(Photo of Matt Harrison by Associated Press)
It’s getting grim again for the Mariners, who got shut out for the 11th time today, tied with Oakland for the most in the majors. Remember back earlier this season when it looked like they were making some real, tangible progress at the plate? Not so much anymore.
The Mariners now rank 29th in the majors in batting average (.229, one point ahead of Oakland), and 30th in both on-base percentage (.291) and slugging percentage (.355).
They are hitting just .196 at home, which would be the lowest for a full season since home-road splits began to be kept in the early 20th century. In precisely half of those games at Safeco – 22 out of 44 – they have scored two runs or fewer. All that, heaped on top of the worst record in the American League at 37-53, is making fans very restless.
Let’s be honest — the Mariners’ season is starting to unravel, and if they don’t pull it back together soon, they’re headed toward another disaster. Heading out onto the road should actually help, because that’s the one place they actually are a decent offensive team: Anywhere but Safeco.
Today’s post-game theme in the clubhouse, which I suspect no one wants to hear, is that they hit a lot of balls hard, but right at people. There’s truth to that, but after awhile, that message gets tiresome if it doesn’t eventually translate to success. Manager Eric Wedge remains steadfast that it will, and that the team is not losing morale.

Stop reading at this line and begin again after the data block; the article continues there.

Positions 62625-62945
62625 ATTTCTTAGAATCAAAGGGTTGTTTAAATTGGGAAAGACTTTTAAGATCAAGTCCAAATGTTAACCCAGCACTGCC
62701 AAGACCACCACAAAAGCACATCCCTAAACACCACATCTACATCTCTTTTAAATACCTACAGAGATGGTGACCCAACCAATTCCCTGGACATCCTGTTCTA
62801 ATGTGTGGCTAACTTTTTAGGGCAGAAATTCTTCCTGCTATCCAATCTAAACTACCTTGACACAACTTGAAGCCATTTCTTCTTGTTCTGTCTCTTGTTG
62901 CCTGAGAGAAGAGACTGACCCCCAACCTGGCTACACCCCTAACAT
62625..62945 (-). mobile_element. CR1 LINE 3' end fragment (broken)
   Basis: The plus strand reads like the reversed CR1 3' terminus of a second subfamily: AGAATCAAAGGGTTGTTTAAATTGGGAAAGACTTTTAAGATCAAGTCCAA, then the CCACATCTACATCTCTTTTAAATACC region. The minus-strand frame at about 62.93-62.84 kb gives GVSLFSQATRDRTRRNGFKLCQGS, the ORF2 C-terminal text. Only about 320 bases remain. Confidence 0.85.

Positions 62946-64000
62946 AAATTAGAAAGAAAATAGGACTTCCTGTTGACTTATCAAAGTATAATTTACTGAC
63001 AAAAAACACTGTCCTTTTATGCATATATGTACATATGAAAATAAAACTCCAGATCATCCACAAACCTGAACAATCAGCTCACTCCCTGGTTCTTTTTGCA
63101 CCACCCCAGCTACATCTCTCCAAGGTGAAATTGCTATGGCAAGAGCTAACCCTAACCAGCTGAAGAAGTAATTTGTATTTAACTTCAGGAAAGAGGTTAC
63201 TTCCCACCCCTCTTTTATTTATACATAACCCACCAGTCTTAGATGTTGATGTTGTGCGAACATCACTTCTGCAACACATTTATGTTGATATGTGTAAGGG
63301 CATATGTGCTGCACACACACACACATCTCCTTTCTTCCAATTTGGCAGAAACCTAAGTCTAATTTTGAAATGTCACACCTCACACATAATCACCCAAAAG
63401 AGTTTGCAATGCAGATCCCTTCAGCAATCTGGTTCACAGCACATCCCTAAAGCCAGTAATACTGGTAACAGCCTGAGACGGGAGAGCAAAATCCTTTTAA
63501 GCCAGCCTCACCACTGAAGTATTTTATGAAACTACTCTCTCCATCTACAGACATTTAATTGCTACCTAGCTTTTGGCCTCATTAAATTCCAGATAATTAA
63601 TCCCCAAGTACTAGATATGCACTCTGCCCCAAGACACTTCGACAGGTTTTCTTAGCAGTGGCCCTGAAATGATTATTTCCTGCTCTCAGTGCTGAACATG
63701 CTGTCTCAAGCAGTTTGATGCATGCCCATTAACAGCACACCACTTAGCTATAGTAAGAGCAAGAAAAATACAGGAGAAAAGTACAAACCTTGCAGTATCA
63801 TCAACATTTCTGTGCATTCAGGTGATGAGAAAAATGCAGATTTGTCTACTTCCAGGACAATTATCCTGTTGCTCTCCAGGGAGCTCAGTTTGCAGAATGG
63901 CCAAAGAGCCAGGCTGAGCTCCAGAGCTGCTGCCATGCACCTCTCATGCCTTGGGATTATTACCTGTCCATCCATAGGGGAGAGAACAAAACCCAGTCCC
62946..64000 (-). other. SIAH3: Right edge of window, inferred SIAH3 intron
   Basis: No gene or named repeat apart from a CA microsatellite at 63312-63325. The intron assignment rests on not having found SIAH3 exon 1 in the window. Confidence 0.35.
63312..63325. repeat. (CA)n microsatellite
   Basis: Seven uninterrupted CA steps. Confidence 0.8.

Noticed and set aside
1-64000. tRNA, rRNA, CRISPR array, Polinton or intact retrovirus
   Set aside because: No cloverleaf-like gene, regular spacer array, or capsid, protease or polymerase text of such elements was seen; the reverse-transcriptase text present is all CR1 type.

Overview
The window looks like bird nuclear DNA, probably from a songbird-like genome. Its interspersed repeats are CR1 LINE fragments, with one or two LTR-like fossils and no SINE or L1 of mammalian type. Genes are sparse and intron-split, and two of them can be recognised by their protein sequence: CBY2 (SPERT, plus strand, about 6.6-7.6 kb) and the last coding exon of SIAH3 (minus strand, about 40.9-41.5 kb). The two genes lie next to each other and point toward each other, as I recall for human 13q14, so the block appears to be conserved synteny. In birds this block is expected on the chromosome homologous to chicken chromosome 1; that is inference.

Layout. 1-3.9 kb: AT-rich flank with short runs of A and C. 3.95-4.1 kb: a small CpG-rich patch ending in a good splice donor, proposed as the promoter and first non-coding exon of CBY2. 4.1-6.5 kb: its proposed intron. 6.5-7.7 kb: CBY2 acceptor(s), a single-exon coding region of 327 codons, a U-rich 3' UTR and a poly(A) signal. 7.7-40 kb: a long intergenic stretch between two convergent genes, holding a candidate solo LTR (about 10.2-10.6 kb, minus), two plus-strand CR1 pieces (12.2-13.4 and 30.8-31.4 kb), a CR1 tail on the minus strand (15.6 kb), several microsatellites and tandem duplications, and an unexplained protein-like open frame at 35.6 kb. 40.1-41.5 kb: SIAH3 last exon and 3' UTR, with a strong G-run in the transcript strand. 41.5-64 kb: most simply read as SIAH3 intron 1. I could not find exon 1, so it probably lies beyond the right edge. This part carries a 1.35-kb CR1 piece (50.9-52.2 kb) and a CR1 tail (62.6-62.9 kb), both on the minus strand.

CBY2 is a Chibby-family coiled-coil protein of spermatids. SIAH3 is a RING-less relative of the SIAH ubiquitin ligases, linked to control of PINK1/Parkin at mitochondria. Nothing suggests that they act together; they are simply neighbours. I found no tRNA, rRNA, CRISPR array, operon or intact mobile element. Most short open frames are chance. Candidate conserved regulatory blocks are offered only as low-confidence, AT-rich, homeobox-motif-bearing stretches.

“Hopefully, they derive confidence from me, the coaches, and each other,” he said after the game. “That’s the way it has to be. I’m firm in my beliefs we have a lot of guys here, as I’ve mentioned so many times, speaking in particular about the position players, that are going to be solid big leaguers for quite a few years. But they’re going through some growing pains. They’re coming to the ballpark and playing with a lot of energy. They show up and play hard and work hard, and it’s going to pay off for them. That’s what you have to do. You can’t give in to the fight, you can’t give in to the grind.
“You have moments of frustration, but ultimately, the belief never changes. It’s not just blind faith. There are real reasons to believe these young men are going to be much more consistent offensively. We’re playing good baseball. If you look at the way we catch the ball and the way we’re pitching. We just have to loosen things up by scoring a few more runs and knowing we can come to the ballpark and count on that. That’s what we’re working hard to do.”
But lately, however, it’s not working